When it comes to diet, managing ADD/ADHD is more a matter of how you eat than what you eat. Most of the nutritional problems among adults with ADD/ADHD are the result of impulsiveness and poor planning. Your goal is to be mindful of your eating habits. That means planning and shopping for healthy meals, scheduling meal times, preparing food before you’re already starving, and keeping healthful, easy snacks on hand so you don’t have to run to the vending machine or grab dinner at Burger King.

  • Schedule regular meals or snacks no more than three hours apart. Many people with ADD/ADHD eat erratically—often going without a meal for hours and then binging on whatever is around. This isn’t good for your symptoms of ADD/ADHD or your emotional and physical health.
  • Make sure you’re getting enough zinc, iron, and magnesium in your diet. Consider a daily multivitamin if you’re unsure.
  • Try to include a little protein and complex carbohydrates at each meal or snack. These foods will help you feel more alert while decreasing hyperactivity. They will also give you steady, lasting energy.
  • Add more omega-3 fatty acids to your diet. A growing number of studies show that omega-3s improve mental focus in people with ADD/ADHD. Omega-3s are found in salmon, tuna, sardines, and some fortified eggs and milk products. Fish oil supplements are an easy way to boost your intake.

Choosing a fish oil supplement

The two main types of omega-3 fatty acids in fish oil: EPA and DHA. Supplements differ in the ratio of each. Your best bet for relieving the symptoms of ADD/ADHD is a supplement that has at least 2-3 times the amount of EPA to DHA.

Relaxation techniques: An effective treatment for adult ADHD

Many of the symptoms of ADD/ADHD can be mitigated by relaxation techniques such as meditation and yoga. When practiced consistently, these calming therapies work to increase attention and focus and decrease impulsivity, anxiety, and depression.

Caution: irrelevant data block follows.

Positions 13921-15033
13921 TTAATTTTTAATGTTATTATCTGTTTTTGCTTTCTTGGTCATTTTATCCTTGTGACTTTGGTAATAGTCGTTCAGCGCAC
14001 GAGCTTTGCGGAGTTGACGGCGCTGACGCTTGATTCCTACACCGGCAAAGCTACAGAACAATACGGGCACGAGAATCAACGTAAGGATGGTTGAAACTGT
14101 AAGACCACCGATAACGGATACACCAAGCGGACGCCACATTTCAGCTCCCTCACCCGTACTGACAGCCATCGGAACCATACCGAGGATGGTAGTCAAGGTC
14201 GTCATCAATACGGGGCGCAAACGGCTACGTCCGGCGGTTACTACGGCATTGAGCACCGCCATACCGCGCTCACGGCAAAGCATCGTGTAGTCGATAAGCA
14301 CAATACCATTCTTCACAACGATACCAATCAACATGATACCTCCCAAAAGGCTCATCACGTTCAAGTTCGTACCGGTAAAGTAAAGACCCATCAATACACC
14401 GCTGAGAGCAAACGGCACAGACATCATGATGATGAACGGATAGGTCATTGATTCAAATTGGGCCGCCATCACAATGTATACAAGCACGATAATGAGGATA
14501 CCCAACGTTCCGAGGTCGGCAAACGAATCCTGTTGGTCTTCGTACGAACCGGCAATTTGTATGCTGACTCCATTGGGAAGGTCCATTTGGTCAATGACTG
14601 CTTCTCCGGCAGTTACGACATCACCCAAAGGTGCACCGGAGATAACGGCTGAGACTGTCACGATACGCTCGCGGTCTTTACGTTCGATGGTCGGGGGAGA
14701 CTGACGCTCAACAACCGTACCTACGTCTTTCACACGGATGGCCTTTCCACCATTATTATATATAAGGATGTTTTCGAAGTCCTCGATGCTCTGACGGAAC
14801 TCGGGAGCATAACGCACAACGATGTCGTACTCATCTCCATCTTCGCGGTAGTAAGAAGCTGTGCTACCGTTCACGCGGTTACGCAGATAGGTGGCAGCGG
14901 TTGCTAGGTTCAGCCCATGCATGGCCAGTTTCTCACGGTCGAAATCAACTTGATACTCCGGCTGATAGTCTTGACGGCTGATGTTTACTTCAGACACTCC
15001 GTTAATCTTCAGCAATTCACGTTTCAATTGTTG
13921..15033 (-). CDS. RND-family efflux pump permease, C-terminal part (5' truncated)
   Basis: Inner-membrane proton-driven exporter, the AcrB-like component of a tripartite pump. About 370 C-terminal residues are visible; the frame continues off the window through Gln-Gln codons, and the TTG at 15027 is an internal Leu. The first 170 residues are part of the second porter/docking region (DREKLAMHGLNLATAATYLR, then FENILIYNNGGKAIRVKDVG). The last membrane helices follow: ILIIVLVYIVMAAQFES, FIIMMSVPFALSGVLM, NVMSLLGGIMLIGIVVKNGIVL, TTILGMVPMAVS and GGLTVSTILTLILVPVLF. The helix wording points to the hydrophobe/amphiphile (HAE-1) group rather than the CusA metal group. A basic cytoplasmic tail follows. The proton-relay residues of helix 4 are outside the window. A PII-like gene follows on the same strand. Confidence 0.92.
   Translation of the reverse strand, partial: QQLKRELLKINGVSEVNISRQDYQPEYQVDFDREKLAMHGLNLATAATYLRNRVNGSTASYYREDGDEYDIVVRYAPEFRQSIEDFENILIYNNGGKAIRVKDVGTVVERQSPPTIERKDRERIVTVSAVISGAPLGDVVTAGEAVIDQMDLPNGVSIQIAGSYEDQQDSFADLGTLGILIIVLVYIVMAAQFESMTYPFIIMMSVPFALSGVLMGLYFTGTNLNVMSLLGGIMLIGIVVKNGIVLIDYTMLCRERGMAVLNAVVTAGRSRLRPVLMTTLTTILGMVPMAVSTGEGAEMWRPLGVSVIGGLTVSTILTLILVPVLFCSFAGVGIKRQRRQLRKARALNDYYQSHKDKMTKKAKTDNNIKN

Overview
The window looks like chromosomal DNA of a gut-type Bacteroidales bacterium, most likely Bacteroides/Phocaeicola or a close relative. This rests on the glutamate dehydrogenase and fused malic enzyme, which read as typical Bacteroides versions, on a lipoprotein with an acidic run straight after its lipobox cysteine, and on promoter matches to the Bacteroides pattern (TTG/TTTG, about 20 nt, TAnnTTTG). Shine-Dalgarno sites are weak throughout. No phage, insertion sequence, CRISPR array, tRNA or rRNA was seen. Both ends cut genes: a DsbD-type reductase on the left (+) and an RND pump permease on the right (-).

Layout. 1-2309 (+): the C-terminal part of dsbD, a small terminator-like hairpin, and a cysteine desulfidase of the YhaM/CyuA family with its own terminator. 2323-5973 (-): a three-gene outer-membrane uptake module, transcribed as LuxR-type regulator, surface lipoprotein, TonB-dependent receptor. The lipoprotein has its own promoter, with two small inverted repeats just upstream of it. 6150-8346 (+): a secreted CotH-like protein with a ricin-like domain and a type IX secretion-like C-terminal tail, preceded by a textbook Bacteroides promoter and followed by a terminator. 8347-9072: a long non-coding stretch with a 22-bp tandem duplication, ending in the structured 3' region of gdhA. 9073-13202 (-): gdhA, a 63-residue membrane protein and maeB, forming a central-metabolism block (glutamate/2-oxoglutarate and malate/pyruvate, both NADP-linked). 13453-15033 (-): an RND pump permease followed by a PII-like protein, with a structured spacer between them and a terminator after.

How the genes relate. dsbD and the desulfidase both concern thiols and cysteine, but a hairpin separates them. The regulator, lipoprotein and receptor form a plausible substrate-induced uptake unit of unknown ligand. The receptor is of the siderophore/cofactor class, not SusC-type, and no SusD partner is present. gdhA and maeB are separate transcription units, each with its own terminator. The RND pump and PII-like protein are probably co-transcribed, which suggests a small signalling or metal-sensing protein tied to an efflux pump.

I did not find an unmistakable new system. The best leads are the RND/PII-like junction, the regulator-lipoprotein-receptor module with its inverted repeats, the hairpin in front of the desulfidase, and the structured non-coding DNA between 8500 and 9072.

Meditation is a form of focused contemplation that relaxes the mind and the body and centers your thoughts. Researchers say that in the long run, meditation increases activity in the prefrontal cortex, the part of the brain responsible for attention, planning, and impulse control.

In a way, meditation is the opposite of ADD/ADHD. The goal of meditation is to train yourself to focus your attention with the goal of achieving insight. So it’s a workout for your attention span that also might help you understand and work out problems.


Yoga and related activities such as tai chi combine the physiological benefits of exercise with the psychological effects of meditation. You learn deep breathing and other relaxation techniques that help you become centered and mentally aware. By holding different postures for extended periods, you can cultivate balance and stillness. When you feel overwhelmed or out of control, you can turn to yoga techniques to refresh you and put you back in mental balance.

Therapy for adult ADHD can teach you better coping skills

Treatment for ADD/ADHD can also mean seeking outside help. Professionals trained in ADD/ADHD can help you learn new skills to cope with symptoms and change habits that are causing problems.
Some therapies focus on managing stress and anger or controlling impulsive behaviors, while others teach you how to handle time and money better and improve your organizational skills.

Therapy treatment options for adults with ADD / ADHD

  • Talk therapy. Adults with ADD/ADHD often struggle with issues stemming from longstanding patterns of underachievement, failure, academic difficulties, job turnover, and relationship conflict. Individual talk therapy can help you deal with this emotional baggage, including low self-esteem, the feelings of embarrassment and shame you may have experienced as a child and teenager, and resentment at the nagging and criticism you receive from people close to you.
  • Marriage and family therapy. Marriage and family therapy addresses the problems ADD/ADHD can create in your relationships and family life, such as conflicts over money problems, forgotten commitments, responsibilities in the home, and impulsive decisions. Therapy can help you and your loved ones explore these issues and focus on constructive ways of dealing with them and communicating with each other. Therapy can also improve your relationships by educating your partner and family members about ADD/ADHD.
  • Cognitive-behavioral therapy. Cognitive-behavioral therapy encourages you to identify and change the negative beliefs and behaviors that are causing problems in your life. Since many individuals with ADD/ADHD are demoralized from years of struggle and unmet expectations, one of the main goals of cognitive-behavioral therapy is to transform this negative outlook into a more hopeful, realistic view. Cognitive-behavioral therapy also focuses on the practical issues that often come with ADD/ADHD, such as disorganization, work performance problems, and poor time management.